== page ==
Dark Web crackdown: More funding for police targeting online crime

But can a modest injection of cash really hope to stop online crime in its tracks?
Written by Danny Palmer, Senior Writer

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Cybercriminals who use the 'anonymity' of the dark web to carry out illegal activities ranging from hacking and malware distribution to selling drugs, firearms, and people, face a crackdown as part of plans to bolster law enforcement's ability to take the fight to crooks who use underground forums.

The Home Office says that only 30 percent of UK police forces currently have the minimum capabilities required to investigate and pursue cybercriminals.

In order to aid the fight against crime on the dark web, the government has announced that a £9m fund is being made available to specialist law enforcement units who deal with cybercrime and dark web activity.

UK home secretary Amber Rudd is set to announce the funding during a speech at CYBERUK, the National Cyber Security Centre's conference in Manchester. The NCSC is the specialist cybersecurity arm of intelligence agency GCHQ.

"The world of cyber is fast-developing and we need a fast-developing response to match. One that recognises that it is the responsibility of everyone in the UK to fight the evolving threat," she is due to say.

"And then there's the dark web. A dark and dangerous place where anonymity emboldens people to break the law in the most horrifying of ways. A platform of dangerous crimes and horrific abuse."

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The announcement comes after a joint report by the NCSC and the National Crime Agency warned that the UK faces a bigger threat from cyber-attacks than ever before.

The additional funding is intended to build intelligence services, conduct research into cybercrime, teach police officers new skills to be able to handle Dark Web and hacking-related crimes, as well extra training to be able to provide victim support and care.

Some of the money is also intended to streamline the services of Action Fraud, one of the UK bodies which allows people to report cybercrime.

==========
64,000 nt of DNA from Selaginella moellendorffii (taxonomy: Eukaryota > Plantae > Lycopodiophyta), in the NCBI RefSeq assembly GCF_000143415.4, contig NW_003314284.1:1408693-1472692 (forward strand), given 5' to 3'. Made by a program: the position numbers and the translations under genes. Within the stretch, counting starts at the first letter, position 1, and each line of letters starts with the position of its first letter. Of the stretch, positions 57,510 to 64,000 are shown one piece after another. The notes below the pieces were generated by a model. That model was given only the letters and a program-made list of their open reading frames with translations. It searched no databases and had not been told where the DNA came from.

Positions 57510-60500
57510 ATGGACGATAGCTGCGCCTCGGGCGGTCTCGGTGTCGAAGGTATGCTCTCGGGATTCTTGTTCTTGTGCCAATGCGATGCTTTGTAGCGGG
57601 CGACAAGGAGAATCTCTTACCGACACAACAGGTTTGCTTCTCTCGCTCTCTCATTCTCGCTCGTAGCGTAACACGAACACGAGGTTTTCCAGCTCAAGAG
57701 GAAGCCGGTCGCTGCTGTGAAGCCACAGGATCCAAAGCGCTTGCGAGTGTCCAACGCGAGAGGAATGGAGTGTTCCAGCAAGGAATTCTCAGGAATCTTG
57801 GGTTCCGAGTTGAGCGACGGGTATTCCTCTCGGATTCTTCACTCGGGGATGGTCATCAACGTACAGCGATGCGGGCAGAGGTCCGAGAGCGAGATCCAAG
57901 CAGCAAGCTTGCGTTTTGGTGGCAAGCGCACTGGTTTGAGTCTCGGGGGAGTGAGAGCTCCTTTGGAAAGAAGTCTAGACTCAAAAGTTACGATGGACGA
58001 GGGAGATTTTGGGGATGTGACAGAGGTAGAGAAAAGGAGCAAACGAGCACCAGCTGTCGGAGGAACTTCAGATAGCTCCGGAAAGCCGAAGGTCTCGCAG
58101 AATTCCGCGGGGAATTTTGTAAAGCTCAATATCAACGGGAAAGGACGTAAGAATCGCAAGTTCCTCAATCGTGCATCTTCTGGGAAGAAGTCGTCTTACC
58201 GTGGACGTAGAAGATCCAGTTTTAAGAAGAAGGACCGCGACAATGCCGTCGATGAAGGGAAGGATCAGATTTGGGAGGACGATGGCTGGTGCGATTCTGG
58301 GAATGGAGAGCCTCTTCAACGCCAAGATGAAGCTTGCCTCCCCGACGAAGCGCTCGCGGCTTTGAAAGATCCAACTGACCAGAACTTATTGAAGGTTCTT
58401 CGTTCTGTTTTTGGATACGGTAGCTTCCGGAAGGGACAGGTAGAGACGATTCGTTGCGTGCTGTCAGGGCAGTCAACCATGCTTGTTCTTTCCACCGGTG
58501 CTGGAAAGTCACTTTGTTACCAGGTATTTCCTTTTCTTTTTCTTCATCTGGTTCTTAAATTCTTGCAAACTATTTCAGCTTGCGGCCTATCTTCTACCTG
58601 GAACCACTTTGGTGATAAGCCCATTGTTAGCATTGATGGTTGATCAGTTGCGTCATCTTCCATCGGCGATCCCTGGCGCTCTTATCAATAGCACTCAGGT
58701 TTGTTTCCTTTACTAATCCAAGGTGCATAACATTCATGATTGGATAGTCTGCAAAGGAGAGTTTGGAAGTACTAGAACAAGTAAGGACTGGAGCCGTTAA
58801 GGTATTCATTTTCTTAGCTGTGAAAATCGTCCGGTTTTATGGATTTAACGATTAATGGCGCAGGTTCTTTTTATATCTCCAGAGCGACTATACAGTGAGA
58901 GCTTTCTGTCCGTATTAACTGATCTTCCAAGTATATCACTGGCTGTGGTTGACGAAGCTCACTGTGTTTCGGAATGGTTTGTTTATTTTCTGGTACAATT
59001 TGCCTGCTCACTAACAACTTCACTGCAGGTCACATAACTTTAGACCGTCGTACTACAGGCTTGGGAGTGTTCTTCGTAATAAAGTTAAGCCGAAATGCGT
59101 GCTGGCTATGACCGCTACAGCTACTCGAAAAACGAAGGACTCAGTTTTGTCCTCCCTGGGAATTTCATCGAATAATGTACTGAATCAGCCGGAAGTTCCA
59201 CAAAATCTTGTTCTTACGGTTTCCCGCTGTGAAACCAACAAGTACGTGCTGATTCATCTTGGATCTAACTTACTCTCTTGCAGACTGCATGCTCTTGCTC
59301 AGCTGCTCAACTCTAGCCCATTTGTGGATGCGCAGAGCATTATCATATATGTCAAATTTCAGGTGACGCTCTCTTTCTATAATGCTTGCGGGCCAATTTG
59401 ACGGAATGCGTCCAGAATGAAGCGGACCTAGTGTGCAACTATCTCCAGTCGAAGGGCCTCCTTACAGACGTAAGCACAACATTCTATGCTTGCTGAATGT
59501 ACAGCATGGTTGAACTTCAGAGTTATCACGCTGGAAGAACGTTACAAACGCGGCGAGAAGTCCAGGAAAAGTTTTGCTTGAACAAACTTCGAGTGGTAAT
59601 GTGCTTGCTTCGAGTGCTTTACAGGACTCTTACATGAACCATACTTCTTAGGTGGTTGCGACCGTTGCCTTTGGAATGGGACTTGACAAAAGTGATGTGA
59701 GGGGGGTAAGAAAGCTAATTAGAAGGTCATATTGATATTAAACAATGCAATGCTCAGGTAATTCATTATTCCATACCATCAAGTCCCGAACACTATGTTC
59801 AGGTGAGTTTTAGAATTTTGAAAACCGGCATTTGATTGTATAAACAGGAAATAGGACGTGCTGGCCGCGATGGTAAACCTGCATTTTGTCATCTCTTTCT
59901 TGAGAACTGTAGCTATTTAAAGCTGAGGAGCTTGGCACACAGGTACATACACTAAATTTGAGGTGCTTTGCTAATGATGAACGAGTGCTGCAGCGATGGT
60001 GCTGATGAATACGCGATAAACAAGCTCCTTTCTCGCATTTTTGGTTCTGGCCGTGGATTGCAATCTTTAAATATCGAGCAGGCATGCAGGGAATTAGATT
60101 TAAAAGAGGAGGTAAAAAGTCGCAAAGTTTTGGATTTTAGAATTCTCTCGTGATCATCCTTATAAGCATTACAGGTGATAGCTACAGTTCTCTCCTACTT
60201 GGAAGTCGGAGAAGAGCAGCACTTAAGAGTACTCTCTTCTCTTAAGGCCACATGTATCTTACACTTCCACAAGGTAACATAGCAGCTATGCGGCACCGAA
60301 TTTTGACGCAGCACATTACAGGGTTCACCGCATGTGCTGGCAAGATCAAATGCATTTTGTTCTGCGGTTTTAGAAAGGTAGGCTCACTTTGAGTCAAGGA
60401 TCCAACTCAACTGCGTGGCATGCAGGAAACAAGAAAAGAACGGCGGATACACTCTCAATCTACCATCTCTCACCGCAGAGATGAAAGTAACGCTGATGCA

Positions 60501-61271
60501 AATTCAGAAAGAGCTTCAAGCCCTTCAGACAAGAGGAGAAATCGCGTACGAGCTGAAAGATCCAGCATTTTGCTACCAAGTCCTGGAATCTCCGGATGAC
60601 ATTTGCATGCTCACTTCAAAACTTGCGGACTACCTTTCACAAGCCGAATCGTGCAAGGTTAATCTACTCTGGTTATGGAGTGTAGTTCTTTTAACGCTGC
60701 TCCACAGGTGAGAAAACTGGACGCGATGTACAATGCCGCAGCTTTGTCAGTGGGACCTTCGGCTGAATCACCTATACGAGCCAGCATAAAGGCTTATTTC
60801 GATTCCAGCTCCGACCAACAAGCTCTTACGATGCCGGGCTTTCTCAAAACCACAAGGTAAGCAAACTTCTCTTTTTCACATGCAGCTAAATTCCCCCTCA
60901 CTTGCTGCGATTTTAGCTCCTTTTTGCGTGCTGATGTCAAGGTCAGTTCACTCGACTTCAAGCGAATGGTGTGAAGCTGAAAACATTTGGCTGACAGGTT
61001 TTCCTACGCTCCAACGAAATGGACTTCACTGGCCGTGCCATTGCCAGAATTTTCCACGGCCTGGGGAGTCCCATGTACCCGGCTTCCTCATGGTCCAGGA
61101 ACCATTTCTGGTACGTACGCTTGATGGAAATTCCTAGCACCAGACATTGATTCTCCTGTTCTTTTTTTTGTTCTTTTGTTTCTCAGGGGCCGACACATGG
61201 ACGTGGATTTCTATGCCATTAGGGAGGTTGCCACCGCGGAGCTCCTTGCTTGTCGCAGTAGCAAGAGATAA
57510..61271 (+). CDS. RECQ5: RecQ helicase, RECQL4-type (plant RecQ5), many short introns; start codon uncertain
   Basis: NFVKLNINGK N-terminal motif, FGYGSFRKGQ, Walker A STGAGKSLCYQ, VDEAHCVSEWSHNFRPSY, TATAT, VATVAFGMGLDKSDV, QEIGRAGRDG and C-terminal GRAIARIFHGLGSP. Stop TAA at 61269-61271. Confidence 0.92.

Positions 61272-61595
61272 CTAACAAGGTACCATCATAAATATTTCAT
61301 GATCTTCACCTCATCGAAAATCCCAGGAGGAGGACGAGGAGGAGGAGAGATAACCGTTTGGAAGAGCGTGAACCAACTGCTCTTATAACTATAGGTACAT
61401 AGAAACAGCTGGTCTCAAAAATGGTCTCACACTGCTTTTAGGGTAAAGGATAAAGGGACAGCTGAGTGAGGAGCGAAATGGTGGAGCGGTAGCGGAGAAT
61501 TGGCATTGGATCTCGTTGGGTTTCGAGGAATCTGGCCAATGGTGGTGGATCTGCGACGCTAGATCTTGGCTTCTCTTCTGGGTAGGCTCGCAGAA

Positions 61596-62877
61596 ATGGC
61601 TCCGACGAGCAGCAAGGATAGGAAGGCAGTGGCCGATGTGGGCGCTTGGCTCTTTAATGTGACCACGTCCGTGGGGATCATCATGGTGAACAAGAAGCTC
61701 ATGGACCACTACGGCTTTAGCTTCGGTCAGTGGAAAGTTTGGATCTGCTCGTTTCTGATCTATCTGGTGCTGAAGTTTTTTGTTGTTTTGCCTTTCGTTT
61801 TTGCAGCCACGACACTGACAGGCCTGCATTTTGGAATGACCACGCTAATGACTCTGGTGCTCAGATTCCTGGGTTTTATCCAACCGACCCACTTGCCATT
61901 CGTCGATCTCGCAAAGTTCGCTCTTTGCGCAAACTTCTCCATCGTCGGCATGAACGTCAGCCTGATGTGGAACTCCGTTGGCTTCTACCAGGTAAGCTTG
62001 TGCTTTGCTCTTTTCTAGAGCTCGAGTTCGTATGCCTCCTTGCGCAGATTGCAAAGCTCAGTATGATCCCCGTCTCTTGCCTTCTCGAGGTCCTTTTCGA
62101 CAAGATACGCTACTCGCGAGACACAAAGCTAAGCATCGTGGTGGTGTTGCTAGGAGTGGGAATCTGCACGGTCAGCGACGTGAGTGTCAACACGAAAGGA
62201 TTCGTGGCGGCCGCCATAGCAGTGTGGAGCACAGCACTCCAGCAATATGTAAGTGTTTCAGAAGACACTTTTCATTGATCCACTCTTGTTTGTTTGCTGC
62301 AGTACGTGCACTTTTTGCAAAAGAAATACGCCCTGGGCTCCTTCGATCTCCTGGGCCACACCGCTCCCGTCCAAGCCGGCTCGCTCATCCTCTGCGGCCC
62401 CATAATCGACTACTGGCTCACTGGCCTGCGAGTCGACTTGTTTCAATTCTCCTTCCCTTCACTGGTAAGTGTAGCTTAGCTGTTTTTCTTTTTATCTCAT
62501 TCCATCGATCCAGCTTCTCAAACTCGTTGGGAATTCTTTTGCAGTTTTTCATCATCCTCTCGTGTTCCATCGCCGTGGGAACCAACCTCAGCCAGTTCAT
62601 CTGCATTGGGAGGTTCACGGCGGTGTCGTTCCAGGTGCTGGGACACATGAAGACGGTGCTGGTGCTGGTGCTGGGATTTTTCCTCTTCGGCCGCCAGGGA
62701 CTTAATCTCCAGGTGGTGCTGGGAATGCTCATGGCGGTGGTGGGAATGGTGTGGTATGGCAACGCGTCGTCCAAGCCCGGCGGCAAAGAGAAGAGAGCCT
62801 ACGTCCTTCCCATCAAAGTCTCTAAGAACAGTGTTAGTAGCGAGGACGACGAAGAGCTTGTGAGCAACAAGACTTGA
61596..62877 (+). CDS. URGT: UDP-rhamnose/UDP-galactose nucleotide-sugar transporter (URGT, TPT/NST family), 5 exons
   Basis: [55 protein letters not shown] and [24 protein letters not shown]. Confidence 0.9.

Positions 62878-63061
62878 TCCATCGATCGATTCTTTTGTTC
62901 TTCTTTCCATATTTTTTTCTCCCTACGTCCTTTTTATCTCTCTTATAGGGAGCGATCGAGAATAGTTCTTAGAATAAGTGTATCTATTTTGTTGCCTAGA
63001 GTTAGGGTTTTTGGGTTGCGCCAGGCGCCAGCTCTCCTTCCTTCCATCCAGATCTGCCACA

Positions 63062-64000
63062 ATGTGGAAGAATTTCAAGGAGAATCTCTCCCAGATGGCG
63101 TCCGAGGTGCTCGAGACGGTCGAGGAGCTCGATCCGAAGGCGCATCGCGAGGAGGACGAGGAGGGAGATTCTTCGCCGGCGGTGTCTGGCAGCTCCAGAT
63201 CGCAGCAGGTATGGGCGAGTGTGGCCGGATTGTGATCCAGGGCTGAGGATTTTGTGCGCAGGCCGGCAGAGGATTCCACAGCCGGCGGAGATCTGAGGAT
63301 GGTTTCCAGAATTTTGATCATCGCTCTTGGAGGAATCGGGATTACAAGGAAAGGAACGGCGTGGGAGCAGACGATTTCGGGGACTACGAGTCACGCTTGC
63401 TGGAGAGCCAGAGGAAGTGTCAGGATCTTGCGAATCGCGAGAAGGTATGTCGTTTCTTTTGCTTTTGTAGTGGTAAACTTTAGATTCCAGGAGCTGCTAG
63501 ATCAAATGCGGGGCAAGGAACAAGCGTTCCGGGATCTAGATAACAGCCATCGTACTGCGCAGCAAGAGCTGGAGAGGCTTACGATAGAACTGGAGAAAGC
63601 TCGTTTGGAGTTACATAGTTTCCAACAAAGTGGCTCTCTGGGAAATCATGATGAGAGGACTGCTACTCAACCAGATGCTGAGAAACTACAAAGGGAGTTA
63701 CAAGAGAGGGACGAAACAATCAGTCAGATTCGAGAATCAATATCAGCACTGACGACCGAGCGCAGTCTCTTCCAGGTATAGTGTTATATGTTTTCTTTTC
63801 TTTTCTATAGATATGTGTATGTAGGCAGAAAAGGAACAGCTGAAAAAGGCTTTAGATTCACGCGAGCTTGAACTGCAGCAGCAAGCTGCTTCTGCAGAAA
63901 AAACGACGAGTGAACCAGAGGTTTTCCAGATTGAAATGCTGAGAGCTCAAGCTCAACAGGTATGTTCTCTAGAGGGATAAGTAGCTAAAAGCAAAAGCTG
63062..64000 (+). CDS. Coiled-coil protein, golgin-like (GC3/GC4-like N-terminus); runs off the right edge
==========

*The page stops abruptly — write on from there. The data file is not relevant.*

An additional £5m will also be made available to improve the ability of local police forces to properly deal with cybercrime and meet minimum standards of cyber-capability.

However, while it is clear that more money is needed to tackle online crime and use of the Dark Web in particular, critics have warned that this sum is unlikely to make much of an impact on online crime, much of which is committed by criminals beyond the easy reach of UK law enforcement.

All of the funding comes from an existing £50m designed to ensure police and prosecutors have the capabilities to combat cybercrime at a local, regional, and national level. It forms part of the Home Office's National Cyber Security Programme, which has seen £150m spent in the fight against cybercrime since 2015.

However, the Home Secretary warns that the government and police can't solely be responsible for cybersecurity -- and that everyone needs to play a part in the fight against hacking and cybercrime.

"Business owners, cybersecurity experts and individuals, can do a lot to help too," said Rudd. "Because in the same way that shops protect themselves from burglary with locks, alarms and security guards, I expect businesses to take equivalent precautions digitally."

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In related news, GCHQ has revealed plans to open a new site in Manchester, which will join existing sites in Cheltenham, London, and Bude.

The new GCHQ site is scheduled to open in 2019 with the creation of hundreds of jobs and is intended to use cutting edge technology and technical expertise to help identify and counter threats to the UK -- be they cyber-threats or other forms of crime and terrorism.

"I'm delighted we're opening a new site in the City of Manchester. It will create hundreds of high calibre jobs for people who will have a vital role in keeping this country safe," said Jeremy Flemming, director of GCHQ.

"Our new facility will open up a huge new pool of highly talented tech savvy recruits vital to our future success."


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